Petroleum Institute

Catalysis Research Shared at International Conference

January 18, 2020

Two PhD students under the supervision of Dr. Kyriaki Polychronopoulou, Associate Professor of Mechanical Engineering and Director of the KU Center for Catalysis and Separation (CeCaS), presented papers at the Sustainable Industrial Processing Summit & Exhibition (SIPS), which took place in Cyprus in October, demonstrating KU’s strong research capabilities in the field of catalysis.

Ayesha Alkhoori presented a paper titled “H2 Production from Glycerol Steam Reforming.” Her paper describes how she has developed an improved catalyst capable of producing high yields of hydrogen by steam reforming glycerol, a by-product of biodiesel production, at a low temperature.

A recent spike in the production of biodiesel in the UAE – brought about by local efforts to reduce the country’s carbon footprint through greener fuels – has led to an increase in the production of crude glycerol. “For every one ton of biodiesel, 100 kg of crude glycerol is generated as the main byproduct,” Alkhoori explained.

While glycerol is an important feedstock for the manufacture of value-added chemicals and clean fuels, including hydrogen, most of this surplus crude glycerol gets incinerated. This is because current methods for turning glycerol into useful chemicals – which is done through a catalytic process called glycerol steam reforming – requires very high operating temperatures above 500 degrees Celsius, and high costs.

Currently, when glycerol is steam reformed using a nickel-based catalyst, carbonaceous chunks of waste called ‘coke’ build up on the surface of the catalyst, blocking the reaction sites and reducing efficiency.

To overcome this issue, Alkhoori designed a catalyst made of copper and cerium to be highly reducible, which means that it provides the key ingredient of oxygen to the reaction sites, to convert the glycerol into hydrogen gas more efficiently. The activated oxygen carries out the chemical reactions at lower temperatures and lower cost, without sacrificing the hydrogen yield.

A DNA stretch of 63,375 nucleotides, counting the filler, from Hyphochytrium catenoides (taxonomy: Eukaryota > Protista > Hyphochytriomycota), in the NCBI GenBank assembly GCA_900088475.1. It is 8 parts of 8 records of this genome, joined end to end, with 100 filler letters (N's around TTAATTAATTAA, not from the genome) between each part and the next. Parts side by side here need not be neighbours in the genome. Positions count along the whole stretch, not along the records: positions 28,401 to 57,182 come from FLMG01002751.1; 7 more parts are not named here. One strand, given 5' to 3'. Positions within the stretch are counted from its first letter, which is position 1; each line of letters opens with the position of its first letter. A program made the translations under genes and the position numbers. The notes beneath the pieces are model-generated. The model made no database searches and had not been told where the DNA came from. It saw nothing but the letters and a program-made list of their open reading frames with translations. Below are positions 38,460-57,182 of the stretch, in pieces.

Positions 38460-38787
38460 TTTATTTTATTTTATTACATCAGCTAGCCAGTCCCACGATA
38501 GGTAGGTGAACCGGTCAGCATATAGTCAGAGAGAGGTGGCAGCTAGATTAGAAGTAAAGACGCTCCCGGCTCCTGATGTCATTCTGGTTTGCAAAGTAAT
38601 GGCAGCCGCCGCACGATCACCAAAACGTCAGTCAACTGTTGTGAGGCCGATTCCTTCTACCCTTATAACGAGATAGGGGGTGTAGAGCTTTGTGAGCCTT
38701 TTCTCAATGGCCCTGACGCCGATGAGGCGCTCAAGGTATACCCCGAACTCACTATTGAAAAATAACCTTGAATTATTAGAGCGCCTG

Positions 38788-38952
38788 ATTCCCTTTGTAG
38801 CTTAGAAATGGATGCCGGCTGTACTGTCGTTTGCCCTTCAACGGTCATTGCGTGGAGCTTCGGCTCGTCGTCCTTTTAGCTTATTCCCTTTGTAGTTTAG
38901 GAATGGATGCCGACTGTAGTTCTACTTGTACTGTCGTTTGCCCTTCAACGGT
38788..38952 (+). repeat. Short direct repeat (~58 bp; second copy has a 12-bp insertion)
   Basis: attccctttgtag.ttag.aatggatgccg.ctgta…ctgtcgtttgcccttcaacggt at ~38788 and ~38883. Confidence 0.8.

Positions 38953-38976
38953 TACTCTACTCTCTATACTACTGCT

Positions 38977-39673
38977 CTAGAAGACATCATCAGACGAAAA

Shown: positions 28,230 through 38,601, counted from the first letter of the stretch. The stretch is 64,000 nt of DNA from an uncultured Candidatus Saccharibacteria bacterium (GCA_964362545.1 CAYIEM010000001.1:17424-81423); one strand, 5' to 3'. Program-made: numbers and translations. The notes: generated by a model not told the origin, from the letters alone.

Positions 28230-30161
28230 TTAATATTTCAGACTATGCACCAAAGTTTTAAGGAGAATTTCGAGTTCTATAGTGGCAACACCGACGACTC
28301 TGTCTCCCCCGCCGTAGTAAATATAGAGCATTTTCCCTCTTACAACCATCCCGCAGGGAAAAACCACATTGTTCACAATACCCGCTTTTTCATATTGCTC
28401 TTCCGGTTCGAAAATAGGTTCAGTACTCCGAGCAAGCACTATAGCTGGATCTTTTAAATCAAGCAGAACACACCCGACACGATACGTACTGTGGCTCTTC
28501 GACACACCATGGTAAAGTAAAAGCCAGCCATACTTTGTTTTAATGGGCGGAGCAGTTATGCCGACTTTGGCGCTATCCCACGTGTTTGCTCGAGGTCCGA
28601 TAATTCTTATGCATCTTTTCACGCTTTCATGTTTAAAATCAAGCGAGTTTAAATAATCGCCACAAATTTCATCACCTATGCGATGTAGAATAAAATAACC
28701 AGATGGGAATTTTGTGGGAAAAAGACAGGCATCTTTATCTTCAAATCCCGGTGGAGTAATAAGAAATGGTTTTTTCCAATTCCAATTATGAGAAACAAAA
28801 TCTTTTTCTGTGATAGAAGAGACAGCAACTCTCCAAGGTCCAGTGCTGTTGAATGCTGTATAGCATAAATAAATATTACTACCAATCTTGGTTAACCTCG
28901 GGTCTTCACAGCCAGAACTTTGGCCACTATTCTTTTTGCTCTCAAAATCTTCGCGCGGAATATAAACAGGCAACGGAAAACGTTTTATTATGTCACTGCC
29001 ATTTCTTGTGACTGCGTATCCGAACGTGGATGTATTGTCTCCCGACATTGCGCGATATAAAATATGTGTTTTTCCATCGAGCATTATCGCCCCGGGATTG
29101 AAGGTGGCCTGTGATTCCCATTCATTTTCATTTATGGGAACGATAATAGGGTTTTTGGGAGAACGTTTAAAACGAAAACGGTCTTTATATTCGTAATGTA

The research began last year at CeCaS under the supervision of Dr. Kyriaki Polychronopoulou, Associate Professor of Mechanical Engineering, and involves collaborators from the University of Western Macedonia. This work was published in early 2019 in the Sustainable Energy & Fuels, journal of the Royal Society of Chemistry (UK).

A second PhD student, Aseel Hussein, presented a paper titled “Improving Metal Oxide Catalysts for Biogas Dry Reforming: Coupling of Mechanochemical Modification with Enhanced Microwave Chemistry.” Her paper, which was done in collaboration with MSc student Sara AlKhoori, describes a ‘smart’ design for a catalyst used to convert methane, a greenhouse gas, into a combination of carbon monoxide and hydrogen known as syngas, which can be used to produce ethanol, methanol, or other clean liquid fuels.

Methane is converted into syngas through a process known as “dry reforming of methane.” The process is typically carried out with noble metal elements, which are known for their high activity and stability. But noble metal elements are very costly, making the process too expensive to perform at an industrial scale.

Hussein proposes using catalysts made from much lower cost nickel and cobalt. The challenge with these type of transition-based catalysts, however, is that they are prone to coking, which blocks the reaction sites and ultimately stops the catalytic activity.

To get around this issue, Hussein designed her nickel-based catalysts with increased oxygen storage capacity. By increasing its oxygen storage capacity, the catalyst can leverage the carbon buildup for more efficient gasification, which is process needed to convert the methane into syngas.

Hussein’s research started in 2017 and is being sponsored by the Abu Dhabi Department of Educational and Knowledge (ADEK) through the Research Excellence Award (AARE) 2017. She is also being supervised by Dr. Polychronopoulou. She is collaborating with research teams from University of Western Macedonia in Greece, the University of Surrey in the UK, and University of Zaragosa in Spain.

She plans to continue testing the best catalytic system in terms of selectivity and stability to better control the coking.

Erica Solomon
Senior Editor
16 January 2020